Yes, you can certainly lathe a 100-sided N-Gon into a sphere shape, though you will end up with a doubling of the mesh since the object would actually be a torus with a diameter of zero. A simpler way is to start with the basic sphere primitive and subdivide it, either by converting to a subdivision object (Build > Convert to Subdivided) or converting it to a mesh (Build > Convert to Mesh) and using the Build > Smooth Object command with a tension of 0. In the latter case you can smooth as many times as you like, doubling the number of lat/long lines each time, and the result is an exportable mesh.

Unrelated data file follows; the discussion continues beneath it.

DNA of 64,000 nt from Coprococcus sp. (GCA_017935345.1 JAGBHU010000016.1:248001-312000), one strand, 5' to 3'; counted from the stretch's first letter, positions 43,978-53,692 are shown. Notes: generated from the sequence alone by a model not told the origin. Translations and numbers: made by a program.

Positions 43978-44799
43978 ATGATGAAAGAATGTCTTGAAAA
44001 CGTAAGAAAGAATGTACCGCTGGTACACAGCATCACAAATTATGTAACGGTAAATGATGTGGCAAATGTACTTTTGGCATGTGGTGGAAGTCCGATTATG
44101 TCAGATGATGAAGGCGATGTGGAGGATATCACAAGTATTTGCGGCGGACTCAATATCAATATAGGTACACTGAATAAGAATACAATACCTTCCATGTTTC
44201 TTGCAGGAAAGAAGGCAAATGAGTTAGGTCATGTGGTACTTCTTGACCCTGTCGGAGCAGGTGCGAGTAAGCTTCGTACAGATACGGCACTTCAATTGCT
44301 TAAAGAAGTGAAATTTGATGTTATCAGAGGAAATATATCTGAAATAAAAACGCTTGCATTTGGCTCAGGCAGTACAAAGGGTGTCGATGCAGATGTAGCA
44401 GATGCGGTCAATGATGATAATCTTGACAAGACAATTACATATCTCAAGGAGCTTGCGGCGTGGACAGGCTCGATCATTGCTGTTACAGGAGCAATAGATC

Subdivision objects use an algorithm to determine subdivisions between the basic mesh so an exported version of the object may only include the original low-res mesh, but this can be resolved using Build > Convert to Mesh. Subdivision objects are excellent for 'organic' models that will be morph-animated, since you only need to animate the coarse mesh while allowing the subdivision algorithm to smooth everything out.

One thing to note: due to its topology the sphere primitive may look a bit pinched at the 'poles' when subdivided. Subdividing the dodecahedron or icosahedron primitive results in something more like a geodesic object without polar distortions and approaches a spherical shape with a couple of subdivision stages.

EDIT: I momentarily forgot that the sphere object can be converted from lon/lat topology to geodesic by double-clicking to open the object dialog, and the geodesic divisions can be defined (max 6). While not strictly a true geodesic it may subdivide more smoothly than the lon/lat topology.